Cryptocurrency is real money in a digital a form of payment similar to secure, online e-commerce payment processors to pay for goods or services. A lot of companies involved with cryptocurrency issue tokens that are their form of currency that is similar to tokens in an arcade. Actual money is exchanged for the tokens. The new form of currency is so popular that there are more than 1,400 cryptocurrencies that are used for online trade. According to statistics, all cryptocurrencies currently in use have a value of approximately $708 billion. Bitcoin, the leader in cryptocurrency, has a value of $283 billion.

What Is The Blockchain?

The blockchain is the database that’s compatible with cryptocurrency. The way the blockchain differs from a traditional database is that the data can be stored on thousands of computers in locations around the world. Since the data is on so many systems, the cost is much lower than with a traditional database. Due to the encryption, if part of the data is compromised, the entire database isn’t exposed.

What’s the Attraction Of Cryptocurrency?

1. Many people are using cryptocurrency because they see it as the currency that everyone will be using in future generations. They’re buying the currencies now because they speculate that it will be more valuable in the future.

2. Inflation is another reason that people are using cryptocurrency. When banks manage the supply of money, it tends to decrease in value during periods of inflation.

3. Some cryptocurrency supporters like the idea of the blockchain, the system that cryptocurrencies use. The theory is that the blockchain is more secure than more traditional systems used for processing monetary transactions.

4. Some cryptocurrency users prefer the idea of conducting financial transactions without government interference.

5. Some financial speculators aren’t interested in using cryptocurrency because they’ll be more widely accepted for financial transactions in the future. The belief is that the currencies will soar in value, so they’re buying them know before the prices drastically increase.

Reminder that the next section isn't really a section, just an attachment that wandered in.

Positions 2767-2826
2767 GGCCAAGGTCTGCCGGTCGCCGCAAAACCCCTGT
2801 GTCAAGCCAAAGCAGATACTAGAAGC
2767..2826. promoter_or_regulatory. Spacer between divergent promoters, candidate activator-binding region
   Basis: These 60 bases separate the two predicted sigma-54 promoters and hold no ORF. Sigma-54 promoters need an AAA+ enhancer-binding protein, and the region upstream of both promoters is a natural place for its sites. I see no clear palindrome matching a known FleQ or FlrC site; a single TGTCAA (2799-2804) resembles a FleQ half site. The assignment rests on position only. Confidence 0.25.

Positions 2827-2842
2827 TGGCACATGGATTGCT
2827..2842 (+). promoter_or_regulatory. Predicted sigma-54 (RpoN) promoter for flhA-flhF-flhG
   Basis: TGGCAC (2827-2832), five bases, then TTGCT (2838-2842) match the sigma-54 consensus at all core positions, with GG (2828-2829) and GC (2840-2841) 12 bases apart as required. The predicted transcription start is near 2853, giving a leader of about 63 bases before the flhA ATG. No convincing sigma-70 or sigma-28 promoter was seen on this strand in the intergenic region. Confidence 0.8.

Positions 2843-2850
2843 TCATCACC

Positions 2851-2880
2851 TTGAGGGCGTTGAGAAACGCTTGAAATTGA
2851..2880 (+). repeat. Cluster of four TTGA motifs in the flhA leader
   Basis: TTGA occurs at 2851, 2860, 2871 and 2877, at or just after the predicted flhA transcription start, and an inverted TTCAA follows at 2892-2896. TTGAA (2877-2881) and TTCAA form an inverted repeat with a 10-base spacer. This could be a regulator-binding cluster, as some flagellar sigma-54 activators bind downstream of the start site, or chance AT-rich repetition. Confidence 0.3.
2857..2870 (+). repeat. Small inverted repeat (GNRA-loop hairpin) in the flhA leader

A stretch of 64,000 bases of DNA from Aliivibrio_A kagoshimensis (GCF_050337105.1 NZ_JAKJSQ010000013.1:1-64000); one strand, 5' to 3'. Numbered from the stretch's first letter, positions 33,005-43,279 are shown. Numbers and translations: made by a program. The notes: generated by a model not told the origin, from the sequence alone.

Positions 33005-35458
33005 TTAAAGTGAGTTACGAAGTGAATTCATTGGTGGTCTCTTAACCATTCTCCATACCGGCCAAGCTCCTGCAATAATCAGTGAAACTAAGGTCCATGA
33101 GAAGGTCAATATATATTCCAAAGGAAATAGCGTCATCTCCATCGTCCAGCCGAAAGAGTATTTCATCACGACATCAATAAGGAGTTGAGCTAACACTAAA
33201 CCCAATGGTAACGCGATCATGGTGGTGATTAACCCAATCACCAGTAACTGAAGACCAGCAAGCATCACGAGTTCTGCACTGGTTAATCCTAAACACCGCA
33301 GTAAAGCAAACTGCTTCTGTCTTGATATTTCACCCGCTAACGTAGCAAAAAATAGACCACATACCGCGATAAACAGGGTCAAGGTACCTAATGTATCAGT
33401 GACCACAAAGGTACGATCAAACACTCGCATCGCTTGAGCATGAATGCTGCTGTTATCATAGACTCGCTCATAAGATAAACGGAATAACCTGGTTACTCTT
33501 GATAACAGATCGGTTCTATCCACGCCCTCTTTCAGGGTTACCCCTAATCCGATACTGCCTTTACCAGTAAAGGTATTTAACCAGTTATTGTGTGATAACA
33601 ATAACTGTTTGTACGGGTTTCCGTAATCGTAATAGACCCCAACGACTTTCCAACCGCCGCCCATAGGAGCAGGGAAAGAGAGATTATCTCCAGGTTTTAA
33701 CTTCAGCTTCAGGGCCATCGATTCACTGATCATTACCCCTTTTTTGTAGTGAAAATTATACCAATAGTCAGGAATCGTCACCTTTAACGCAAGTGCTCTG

Finance Tips For New Parents

One of the most important things you can do before your baby is born is prepare a financial checklist. Raising a child is expensive, so the more preparation you do the easier the experience will be. You’ll also save more money than you would have without a plan. Below are some of the top financial tips that new parents should use when creating a checklist.

Research Health Insurance

Even with health insurance, the fees associated with baby care can add up. Do research so you know what sort of fees to expect with labor, delivery, and prenatal visit. If you estimate how much the medical bills will cost, you won’t be surprised by the final bill.  

Maternity and Paternity Leave

Does your company offer maternity or paternity leave? Do you know how many days you are allowed to take? Do you get paid during the entire period? These are the type of important questions you need to ask. If you take off for an extended period of time, and your company doesn’t provide payment, your finances can be seriously impacted.

Prepare A Baby Budget

After you estimate healthcare costs and understand your leave situation, make a budget. Your budget will guide you as you purchase necessary items. It can also help prevent you from purchasing unnecessary items. If you’re particularly budget-conscious, don’t hesitate to purchase used items. Your budget should also include estimates for the monthly costs associated with diapers, food, etc. The more budget planning you do before your baby is born, the better.

Find A Pediatrician

In order to save money, it’s important to choose a pediatrician that’s within your insurance network.  Ask friends and family members for recommendations. Also, don’t be afraid to interview potential candidates.

Start An Emergency Fund

Whether you’re a parent or not, emergency funds are a financial necessity. However, they’re especially important for parents since children are prone to accidents. As a parent, you never know when you’ll need extra funds to pay for an unexpected expense.

Health Insurance For Your Child

Add your child to your health insurance as soon as possible. Most health insurance policies give parents thirty days to add their child to a policy. The last situation you want is for your child to be sick and uninsured, so take care of this step right away.

Start Saving For Education

Every year the price of college tuition rises, so it’s never too early to start saving for your child’s education. Consider starting a 529 plan. It will allow you to save money and avoid taxes.